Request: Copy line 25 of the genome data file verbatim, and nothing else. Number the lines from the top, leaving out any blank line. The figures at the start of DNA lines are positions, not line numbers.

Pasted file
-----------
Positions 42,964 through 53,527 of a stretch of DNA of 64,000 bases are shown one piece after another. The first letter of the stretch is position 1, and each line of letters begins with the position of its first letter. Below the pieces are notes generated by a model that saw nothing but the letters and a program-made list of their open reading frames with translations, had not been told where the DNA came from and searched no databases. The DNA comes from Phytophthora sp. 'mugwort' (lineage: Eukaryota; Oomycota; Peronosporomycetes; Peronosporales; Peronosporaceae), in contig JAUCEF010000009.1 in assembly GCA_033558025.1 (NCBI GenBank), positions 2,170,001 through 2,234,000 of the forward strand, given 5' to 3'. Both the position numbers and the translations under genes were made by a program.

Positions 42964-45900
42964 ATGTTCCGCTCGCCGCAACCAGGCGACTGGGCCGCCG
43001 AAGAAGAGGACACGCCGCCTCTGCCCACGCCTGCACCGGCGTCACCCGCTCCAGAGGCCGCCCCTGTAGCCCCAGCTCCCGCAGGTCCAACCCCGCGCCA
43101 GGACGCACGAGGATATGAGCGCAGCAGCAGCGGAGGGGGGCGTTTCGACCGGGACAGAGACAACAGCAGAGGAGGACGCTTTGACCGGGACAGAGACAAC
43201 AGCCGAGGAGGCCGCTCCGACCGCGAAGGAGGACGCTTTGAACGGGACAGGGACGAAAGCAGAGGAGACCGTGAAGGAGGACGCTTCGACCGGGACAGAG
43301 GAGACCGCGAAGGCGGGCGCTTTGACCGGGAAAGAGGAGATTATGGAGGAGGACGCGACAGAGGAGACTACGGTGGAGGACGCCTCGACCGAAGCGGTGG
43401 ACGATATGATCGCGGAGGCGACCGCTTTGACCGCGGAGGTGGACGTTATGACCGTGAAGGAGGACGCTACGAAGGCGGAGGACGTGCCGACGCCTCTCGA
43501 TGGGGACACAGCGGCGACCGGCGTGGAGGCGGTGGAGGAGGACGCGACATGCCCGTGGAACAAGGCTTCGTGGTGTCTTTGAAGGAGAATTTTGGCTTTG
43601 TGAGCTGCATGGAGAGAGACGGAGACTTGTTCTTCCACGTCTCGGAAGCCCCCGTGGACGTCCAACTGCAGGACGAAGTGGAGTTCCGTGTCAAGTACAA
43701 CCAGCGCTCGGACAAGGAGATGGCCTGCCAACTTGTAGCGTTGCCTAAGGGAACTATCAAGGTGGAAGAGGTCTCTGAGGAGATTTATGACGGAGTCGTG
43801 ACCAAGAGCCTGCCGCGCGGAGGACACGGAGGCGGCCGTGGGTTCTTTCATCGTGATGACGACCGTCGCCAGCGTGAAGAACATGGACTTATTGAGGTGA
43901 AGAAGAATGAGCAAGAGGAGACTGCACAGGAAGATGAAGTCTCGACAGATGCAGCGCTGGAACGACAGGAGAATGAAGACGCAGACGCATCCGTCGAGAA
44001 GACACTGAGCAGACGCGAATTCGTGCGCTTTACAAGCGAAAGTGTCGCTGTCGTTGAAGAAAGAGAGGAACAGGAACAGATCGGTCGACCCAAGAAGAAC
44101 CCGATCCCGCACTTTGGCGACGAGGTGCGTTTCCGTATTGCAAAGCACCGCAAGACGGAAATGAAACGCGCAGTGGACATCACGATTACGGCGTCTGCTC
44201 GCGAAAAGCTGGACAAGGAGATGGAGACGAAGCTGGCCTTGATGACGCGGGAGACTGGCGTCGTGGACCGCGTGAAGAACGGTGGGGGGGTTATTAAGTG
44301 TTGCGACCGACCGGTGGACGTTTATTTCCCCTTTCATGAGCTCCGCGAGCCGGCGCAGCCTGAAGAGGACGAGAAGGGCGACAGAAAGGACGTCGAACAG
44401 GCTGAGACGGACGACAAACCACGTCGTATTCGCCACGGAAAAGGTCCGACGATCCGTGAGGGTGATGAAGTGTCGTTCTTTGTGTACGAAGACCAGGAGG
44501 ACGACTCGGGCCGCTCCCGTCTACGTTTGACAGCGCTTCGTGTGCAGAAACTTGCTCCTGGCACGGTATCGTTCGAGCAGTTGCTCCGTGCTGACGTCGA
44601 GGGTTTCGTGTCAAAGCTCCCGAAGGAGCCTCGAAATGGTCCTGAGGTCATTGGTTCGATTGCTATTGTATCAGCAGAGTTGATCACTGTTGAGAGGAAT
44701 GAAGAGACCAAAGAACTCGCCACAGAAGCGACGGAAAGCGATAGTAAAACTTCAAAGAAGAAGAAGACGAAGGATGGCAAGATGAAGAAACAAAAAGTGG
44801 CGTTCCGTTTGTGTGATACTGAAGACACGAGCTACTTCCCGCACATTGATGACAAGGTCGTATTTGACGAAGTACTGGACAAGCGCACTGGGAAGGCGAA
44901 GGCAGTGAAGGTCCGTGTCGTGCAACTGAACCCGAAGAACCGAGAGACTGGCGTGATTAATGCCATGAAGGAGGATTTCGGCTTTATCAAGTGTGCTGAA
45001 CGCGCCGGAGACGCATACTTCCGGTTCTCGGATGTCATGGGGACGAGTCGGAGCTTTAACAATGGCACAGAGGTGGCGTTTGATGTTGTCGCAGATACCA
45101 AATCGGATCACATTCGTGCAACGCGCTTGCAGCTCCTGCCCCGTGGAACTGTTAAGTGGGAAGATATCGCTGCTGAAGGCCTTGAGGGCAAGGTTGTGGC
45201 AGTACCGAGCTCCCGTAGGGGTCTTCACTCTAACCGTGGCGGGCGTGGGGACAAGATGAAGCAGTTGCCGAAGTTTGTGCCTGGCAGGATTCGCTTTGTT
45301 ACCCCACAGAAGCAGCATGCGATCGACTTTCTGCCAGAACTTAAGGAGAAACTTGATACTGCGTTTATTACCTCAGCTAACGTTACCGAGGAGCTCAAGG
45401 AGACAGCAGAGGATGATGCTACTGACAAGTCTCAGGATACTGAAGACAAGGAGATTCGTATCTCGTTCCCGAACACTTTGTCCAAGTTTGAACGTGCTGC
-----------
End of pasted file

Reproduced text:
45101 AATCGGATCACATTCGTGCAACGCGCTTGCAGCTCCTGCCCCGTGGAACTGTTAAGTGGGAAGATATCGCTGCTGAAGGCCTTGAGGGCAAGGTTGTGGC